Sunday, February 6, 2011
Occasionally you will read, in a food column or elsewhere, the breathless revelation that Americans eat too much. Our current dining habits are often contrasted with those of our ancestors, and the writer(s) point out, correctly, that recipes that in 1920 were intended to feed six or eight people are now, with the same quantities, designated for four.
Okay, we do eat too much. But what isn’t taken into account is that the meals placed on tables, back when stay at home moms could spend all afternoon in the kitchen, contained far more dishes than today’s. All you have to do is read the recommended menus found in any vintage cookbook to see that this is the case.
Granted, those menus were the ideal and not always the attainable. Early 20th century housewives were no more willing and able to put one of Mrs. Beeton’s or Miss Farmer’s elaborate meals on the table every night than today’s cook can whip up one of Martha Stewart’s.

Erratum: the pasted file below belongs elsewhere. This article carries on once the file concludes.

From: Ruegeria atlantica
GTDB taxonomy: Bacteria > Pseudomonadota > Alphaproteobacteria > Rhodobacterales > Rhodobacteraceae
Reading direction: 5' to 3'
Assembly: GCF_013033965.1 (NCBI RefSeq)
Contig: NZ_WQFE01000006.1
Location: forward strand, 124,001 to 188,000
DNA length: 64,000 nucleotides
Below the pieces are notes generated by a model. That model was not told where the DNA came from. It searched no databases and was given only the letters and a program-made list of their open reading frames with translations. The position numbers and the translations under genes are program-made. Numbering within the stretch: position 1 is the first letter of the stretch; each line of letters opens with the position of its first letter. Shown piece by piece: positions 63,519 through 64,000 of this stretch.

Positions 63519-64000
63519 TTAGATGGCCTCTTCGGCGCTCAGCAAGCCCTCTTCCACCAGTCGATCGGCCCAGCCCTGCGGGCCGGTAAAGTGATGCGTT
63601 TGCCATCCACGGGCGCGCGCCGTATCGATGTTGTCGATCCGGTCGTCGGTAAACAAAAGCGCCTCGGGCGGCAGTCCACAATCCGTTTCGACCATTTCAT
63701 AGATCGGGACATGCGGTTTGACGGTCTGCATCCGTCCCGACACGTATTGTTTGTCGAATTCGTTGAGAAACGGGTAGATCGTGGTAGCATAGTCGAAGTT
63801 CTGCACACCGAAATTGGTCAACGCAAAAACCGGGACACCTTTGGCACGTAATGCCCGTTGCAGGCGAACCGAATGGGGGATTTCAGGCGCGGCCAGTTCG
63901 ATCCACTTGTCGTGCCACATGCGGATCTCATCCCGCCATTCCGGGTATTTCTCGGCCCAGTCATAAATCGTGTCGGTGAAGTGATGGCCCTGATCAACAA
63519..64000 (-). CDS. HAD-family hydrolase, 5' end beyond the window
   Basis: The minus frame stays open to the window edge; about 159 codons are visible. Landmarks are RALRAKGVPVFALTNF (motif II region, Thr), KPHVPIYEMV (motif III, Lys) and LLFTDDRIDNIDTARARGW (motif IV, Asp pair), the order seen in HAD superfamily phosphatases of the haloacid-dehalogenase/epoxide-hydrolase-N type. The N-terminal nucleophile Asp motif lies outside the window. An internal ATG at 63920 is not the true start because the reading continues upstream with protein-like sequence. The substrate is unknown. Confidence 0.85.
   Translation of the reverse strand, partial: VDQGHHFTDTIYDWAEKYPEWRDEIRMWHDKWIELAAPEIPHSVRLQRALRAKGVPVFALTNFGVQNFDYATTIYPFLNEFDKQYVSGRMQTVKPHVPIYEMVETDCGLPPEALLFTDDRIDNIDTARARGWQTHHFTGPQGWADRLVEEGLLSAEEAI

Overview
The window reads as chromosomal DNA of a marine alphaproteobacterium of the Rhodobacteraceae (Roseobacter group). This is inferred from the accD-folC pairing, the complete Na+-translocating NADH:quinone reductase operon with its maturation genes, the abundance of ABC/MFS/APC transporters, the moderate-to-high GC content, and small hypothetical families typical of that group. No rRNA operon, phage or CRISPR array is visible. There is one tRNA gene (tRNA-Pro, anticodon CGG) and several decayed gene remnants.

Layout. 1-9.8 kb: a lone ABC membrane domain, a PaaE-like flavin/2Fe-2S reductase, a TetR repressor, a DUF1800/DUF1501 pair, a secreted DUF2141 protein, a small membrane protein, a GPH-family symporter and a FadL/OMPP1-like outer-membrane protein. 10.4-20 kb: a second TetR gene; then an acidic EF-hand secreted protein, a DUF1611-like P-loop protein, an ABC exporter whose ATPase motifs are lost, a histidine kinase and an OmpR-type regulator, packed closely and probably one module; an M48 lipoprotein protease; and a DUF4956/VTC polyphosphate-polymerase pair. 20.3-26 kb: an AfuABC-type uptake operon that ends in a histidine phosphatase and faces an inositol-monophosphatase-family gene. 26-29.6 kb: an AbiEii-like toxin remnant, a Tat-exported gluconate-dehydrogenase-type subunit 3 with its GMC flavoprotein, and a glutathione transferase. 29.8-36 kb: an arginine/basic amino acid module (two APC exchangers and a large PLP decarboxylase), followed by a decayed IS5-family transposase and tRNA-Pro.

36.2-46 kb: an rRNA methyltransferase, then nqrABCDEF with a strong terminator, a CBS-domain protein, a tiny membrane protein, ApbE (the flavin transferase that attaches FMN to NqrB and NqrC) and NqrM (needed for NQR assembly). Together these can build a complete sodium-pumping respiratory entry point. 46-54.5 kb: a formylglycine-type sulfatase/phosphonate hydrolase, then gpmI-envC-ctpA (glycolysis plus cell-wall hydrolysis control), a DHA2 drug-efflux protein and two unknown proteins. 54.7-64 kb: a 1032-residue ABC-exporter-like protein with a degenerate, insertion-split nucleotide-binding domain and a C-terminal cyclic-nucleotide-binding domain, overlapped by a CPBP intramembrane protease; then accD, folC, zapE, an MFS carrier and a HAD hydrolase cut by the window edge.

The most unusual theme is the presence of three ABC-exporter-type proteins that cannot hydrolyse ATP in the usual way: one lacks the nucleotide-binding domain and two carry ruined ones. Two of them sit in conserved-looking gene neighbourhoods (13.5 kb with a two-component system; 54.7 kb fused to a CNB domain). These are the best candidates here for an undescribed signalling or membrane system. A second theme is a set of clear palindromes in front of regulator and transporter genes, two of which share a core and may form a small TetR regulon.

(Nothing against Ms. Stewart, mind you; I admire her, but I read her recipes in the same spirit I watch Kristi Yamaguchi perform on the ice. Sure I can skate, and I even have my old ice-skates down in the basement somewhere, but that doesn’t mean I’m going to try a triple lutz anytime soon. At least not while my deductible is so high).
But even allowing for a certain necessary simplification, dinners used to start with soup or an appetizer, and went on to include a meat dish, potatoes or noodles, at least one vegetable dish and often two, hot bread of some kind, a salad and a dessert. This bounty started to dwindle in the sixties, I think, and nowadays who serves even three courses?
For a normal (ie, weeknight, non-special) dinner, the spousal unit gets a chop or a steak or a chicken breast, potatoes of some sort (he’s three quarters Scotch-Irish and one quarter German, so spuds are mandated), and either a green vegetable or a salad. C’est tout.
If I have time and I remember, he gets hot biscuits as well, and half the time he wouldn’t even get those if they didn’t come in a can.